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Cold snaps preceded iceberg pulses during the last Ice Age

Nature publishes results from ocean sediment core records

Cold snaps preceded iceberg pulses during the last Ice Age

Armadas of icebergs have probably not been the cause of abrupt climate shifts in the North Atlantic over the past 440,000 years, according to a study published in Nature on 17th April 2015.

Some studies had proposed that pulses of icebergs may have caused cycles of abrupt climate change by introducing fresh water to the surface, causing changes in ocean circulation. However, new findings by a team led by Dr Stephen Barker (Cardiff University), and including Dr David Thornalley (UCL Geography), suggest that icebergs generally arrived too late to trigger cold events in the North Atlantic.

Abrupt climate change (a transition between warm and cold conditions) was a  common feature of the Late Pleistocene, the world’s most recent period of repeated glaciations. The occurrence of cold events in the North Atlantic seems to have corresponded with the dispersal of icebergs that had broken away from ice sheets bordering the North Atlantic. There has been no consensus, however, on whether this “iceberg calving” was a cause or a consequence of climate change.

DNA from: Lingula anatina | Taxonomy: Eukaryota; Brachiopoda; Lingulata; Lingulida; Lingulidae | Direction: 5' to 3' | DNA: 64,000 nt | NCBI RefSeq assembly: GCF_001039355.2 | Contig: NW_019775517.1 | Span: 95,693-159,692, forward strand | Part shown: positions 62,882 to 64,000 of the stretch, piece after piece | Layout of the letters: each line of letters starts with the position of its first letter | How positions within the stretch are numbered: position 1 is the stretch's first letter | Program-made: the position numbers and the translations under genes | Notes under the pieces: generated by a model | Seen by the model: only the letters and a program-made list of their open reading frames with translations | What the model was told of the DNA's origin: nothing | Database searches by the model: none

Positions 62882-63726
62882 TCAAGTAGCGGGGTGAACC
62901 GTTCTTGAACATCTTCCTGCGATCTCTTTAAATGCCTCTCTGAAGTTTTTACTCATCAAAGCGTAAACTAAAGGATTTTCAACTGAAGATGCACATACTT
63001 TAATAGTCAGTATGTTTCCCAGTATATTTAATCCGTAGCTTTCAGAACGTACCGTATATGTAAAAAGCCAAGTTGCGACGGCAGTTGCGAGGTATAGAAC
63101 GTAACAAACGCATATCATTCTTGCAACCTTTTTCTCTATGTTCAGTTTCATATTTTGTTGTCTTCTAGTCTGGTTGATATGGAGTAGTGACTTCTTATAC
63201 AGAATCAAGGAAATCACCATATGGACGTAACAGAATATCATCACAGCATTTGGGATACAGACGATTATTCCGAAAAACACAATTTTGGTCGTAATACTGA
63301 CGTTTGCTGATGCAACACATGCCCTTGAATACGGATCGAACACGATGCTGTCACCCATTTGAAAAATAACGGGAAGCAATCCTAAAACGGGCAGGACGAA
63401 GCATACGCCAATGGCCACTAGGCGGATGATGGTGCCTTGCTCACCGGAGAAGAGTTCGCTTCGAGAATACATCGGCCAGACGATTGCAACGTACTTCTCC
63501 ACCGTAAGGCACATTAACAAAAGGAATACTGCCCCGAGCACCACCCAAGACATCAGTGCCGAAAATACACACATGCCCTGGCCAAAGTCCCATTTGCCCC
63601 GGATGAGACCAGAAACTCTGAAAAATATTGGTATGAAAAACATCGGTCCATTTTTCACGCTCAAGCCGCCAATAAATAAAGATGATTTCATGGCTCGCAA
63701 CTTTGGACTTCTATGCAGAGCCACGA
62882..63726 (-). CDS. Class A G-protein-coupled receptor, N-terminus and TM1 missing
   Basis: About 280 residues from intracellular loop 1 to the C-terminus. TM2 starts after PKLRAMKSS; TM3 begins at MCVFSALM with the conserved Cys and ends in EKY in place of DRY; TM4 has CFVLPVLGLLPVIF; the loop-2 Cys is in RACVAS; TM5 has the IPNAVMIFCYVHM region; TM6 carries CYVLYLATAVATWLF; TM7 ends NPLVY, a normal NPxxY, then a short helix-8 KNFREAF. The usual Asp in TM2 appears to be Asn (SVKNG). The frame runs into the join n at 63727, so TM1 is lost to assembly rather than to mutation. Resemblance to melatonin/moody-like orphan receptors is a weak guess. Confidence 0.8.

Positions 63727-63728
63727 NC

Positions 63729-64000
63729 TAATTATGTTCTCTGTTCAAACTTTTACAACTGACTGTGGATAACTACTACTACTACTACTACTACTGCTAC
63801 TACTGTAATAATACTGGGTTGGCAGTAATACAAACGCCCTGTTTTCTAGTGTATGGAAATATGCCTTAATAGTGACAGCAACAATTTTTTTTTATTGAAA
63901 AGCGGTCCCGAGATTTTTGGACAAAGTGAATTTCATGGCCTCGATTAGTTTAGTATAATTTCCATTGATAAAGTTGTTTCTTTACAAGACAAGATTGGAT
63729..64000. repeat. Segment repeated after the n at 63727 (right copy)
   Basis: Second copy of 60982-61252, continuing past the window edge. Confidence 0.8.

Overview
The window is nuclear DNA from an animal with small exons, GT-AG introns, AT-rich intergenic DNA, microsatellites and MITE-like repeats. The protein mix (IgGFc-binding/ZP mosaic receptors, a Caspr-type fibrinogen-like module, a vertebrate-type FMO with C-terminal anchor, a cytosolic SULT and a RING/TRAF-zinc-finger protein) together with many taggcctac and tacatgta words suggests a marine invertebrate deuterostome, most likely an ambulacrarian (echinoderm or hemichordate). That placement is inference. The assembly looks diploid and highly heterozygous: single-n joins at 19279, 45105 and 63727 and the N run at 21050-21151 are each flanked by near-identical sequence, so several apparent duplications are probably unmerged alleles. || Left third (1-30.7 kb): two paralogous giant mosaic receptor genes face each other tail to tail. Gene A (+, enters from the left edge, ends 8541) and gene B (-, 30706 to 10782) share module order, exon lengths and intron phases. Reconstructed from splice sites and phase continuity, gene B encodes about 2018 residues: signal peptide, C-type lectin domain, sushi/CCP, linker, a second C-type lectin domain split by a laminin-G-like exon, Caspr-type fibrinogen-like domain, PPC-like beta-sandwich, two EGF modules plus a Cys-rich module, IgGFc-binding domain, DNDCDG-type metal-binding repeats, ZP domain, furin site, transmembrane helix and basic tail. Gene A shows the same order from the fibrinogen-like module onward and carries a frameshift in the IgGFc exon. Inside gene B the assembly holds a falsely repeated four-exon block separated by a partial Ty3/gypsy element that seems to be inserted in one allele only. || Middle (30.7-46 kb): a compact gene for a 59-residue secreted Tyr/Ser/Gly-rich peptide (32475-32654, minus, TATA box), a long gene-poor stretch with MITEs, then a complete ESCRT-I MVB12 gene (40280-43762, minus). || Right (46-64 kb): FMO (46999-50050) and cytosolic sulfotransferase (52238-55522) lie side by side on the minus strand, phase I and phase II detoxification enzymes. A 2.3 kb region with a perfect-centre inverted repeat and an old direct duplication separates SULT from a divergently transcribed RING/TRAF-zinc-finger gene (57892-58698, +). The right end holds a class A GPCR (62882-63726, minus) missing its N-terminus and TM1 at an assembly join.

Ocean sediment core records of ice-rafted debris and temperature-sensitive plankton over the last four glacial cycles indicate that there was a delay between pronounced surface cooling and the arrival of icebergs. Thus the team suggest that melting icebergs were not the trigger for cooling events, although they may have enhanced or prolonged these cold conditions.



Image: Lukas Jonkers, Cardiff

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